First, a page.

Example:

HTTP REQUEST

POST /?wait_end_of_query=1&send_progress_in_http_headers=1 HTTP/1.1
Host: localhost:8123
Content-Length: 92
Content-Type: text/plain

SELECT AVG(toInt64OrZero(MD5(toString(eventTime)))) FROM starexp1 GROUP BY prodTime limit 1

HTTP RESPONSE

HTTP/1.1 200 OK
Date: Tue, 02 Oct 2018 16:34:31 GMT
Connection: Keep-Alive
Content-Type: text/tab-separated-values; charset=UTF-8
X-ClickHouse-Server-Display-Name: ip-172-31-8-99.eu-west-2.compute.internal
Transfer-Encoding: chunked
Keep-Alive: timeout=3
X-ClickHouse-Progress: {"read_rows":"0","read_bytes":"0","total_rows":"2000060416"}
X-ClickHouse-Progress: {"read_rows":"196608","read_bytes":"3145728","total_rows":"2000060416"}
X-ClickHouse-Progress: {"read_rows":"327680","read_bytes":"5242880","total_rows":"2000060416"}
X-ClickHouse-Progress: {"read_rows":"393216","read_bytes":"6291456","total_rows":"2000060416"}
X-ClickHouse-Progress: {"read_rows":"524288","read_bytes":"8388608","total_rows":"2000060416"}
X-ClickHouse-Progress: {"read_rows":"655360","read_bytes":"10485760","total_rows":"2000060416"}
X-ClickHouse-Progress: {"read_rows":"786432","read_bytes":"12582912","total_rows":"2000060416"}
X-ClickHouse-Progress: {"read_rows":"851968","read_bytes":"13631488","total_rows":"2000060416"}
X-ClickHouse-Progress: {"read_rows":"917504","read_bytes":"14680064","total_rows":"2000060416"}
X-ClickHouse-Progress: {"read_rows":"1048576","read_bytes":"16777216","total_rows":"2000060416"}
--- CUT HERE ---

As we can see here, ClickHouse has to scan about 2 billions rows in order to get a result.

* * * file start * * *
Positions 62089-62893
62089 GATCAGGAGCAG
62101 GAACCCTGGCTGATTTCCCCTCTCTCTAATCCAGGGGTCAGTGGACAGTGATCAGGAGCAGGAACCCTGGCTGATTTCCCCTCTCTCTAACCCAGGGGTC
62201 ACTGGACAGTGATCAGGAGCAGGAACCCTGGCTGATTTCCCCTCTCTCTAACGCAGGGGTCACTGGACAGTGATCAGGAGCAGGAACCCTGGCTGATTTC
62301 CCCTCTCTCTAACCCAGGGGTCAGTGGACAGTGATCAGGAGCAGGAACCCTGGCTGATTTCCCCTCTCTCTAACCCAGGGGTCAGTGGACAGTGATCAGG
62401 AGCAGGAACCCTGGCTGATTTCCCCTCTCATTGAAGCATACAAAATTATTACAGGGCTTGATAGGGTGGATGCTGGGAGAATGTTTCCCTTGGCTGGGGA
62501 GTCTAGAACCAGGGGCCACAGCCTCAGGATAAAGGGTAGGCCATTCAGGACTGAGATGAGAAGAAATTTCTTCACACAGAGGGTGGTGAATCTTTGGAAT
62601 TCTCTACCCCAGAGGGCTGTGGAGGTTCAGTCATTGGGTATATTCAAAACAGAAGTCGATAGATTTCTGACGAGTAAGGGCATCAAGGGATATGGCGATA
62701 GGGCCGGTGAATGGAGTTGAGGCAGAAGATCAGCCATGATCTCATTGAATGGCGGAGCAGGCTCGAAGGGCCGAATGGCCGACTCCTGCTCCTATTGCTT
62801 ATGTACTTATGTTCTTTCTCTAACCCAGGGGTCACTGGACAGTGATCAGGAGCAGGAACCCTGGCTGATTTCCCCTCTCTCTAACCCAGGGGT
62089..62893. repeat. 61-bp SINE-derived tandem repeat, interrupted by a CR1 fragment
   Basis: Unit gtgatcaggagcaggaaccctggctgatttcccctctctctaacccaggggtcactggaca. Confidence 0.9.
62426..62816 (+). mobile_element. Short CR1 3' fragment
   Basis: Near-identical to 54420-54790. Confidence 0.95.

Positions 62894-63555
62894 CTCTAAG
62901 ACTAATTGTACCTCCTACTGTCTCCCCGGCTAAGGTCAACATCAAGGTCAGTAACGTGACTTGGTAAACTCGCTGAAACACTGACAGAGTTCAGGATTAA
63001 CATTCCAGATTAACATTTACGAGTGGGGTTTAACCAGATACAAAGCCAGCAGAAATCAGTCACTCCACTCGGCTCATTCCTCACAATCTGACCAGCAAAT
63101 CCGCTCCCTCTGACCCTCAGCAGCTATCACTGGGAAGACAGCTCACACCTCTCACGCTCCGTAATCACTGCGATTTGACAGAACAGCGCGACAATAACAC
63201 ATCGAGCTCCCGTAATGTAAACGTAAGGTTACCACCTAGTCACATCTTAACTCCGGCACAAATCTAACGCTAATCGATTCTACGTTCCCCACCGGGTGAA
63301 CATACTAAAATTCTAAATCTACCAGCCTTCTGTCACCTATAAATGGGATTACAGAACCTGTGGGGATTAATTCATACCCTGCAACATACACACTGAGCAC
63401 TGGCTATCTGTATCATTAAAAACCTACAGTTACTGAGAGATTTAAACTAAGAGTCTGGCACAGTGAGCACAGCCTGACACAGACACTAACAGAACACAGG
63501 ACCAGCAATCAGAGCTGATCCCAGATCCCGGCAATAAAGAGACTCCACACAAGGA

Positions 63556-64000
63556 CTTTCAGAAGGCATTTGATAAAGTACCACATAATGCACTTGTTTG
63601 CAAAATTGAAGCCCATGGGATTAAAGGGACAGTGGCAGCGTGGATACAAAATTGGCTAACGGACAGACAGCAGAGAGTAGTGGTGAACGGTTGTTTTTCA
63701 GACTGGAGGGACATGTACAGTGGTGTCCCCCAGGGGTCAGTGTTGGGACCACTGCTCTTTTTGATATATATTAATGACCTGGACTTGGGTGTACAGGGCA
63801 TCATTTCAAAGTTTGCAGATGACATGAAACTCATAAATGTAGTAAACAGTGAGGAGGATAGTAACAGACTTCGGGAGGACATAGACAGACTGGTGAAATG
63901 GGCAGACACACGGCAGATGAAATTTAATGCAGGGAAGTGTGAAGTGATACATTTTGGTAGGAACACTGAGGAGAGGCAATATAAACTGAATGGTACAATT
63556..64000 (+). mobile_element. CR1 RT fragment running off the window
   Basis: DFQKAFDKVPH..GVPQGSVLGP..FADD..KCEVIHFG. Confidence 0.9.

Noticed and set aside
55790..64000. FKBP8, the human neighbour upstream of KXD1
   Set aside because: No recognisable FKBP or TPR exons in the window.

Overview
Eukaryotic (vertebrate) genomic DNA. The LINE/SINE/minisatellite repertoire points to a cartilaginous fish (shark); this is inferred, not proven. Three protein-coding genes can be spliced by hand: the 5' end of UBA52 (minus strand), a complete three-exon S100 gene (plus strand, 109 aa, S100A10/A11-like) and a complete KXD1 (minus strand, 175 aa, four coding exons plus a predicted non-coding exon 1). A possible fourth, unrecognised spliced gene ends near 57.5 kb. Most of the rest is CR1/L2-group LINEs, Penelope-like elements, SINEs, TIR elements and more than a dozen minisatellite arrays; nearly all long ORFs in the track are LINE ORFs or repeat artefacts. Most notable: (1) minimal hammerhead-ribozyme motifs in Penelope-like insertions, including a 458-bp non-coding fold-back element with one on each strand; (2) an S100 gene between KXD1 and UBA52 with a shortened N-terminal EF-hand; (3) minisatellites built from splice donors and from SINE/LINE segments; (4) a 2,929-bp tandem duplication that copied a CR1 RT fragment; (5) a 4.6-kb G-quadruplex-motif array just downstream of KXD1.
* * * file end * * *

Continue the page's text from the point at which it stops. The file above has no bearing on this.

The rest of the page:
Let's take a look on some more examples, with curl tool now, for convenience

  1. Setup session and set send_progress_in_http_headers=1 for the whole session. Pay attention to wait_end_of_query=1 specified for the query
    SESSION_ID=$(date +%s)
    echo $SESSION_ID
    echo 'SET send_progress_in_http_headers=1' | curl -v "http://localhost:8123/?wait_end_of_query=1&session_id=$SESSION_ID" --data-binary @-
    echo 'SELECT * from system.numbers limit 50000000' | curl -v "http://localhost:8123/?wait_end_of_query=1&session_id=$SESSION_ID" --data-binary @- > /dev/null
  2. Setup session and set send_progress_in_http_headers=1 for the whole session. Pay attention NO wait_end_of_query=1 is specified for the query, so there possibliy will be some progress report before that response body delivery started
    SESSION_ID=$(date +%s)
    echo $SESSION_ID
    echo 'SET send_progress_in_http_headers=1' | curl -v "http://localhost:8123/?session_id=$SESSION_ID" --data-binary @-
    echo 'SELECT sleep(3), * from system.numbers limit 500000' | curl -v "http://localhost:8123/?session_id=$SESSION_ID" --data-binary @- > /dev/null
  3. No session specified, one query
    echo 'SELECT sleep(3), * from system.numbers limit 1000000' | curl -v "http://localhost:8123/?wait_end_of_query=1&send_progress_in_http_headers=1" --data-binary @- > /dev/null

Conclusion

So, as we can see, that ClickHouse provides tools for buffering, progress reports and session management with HTTP protocol.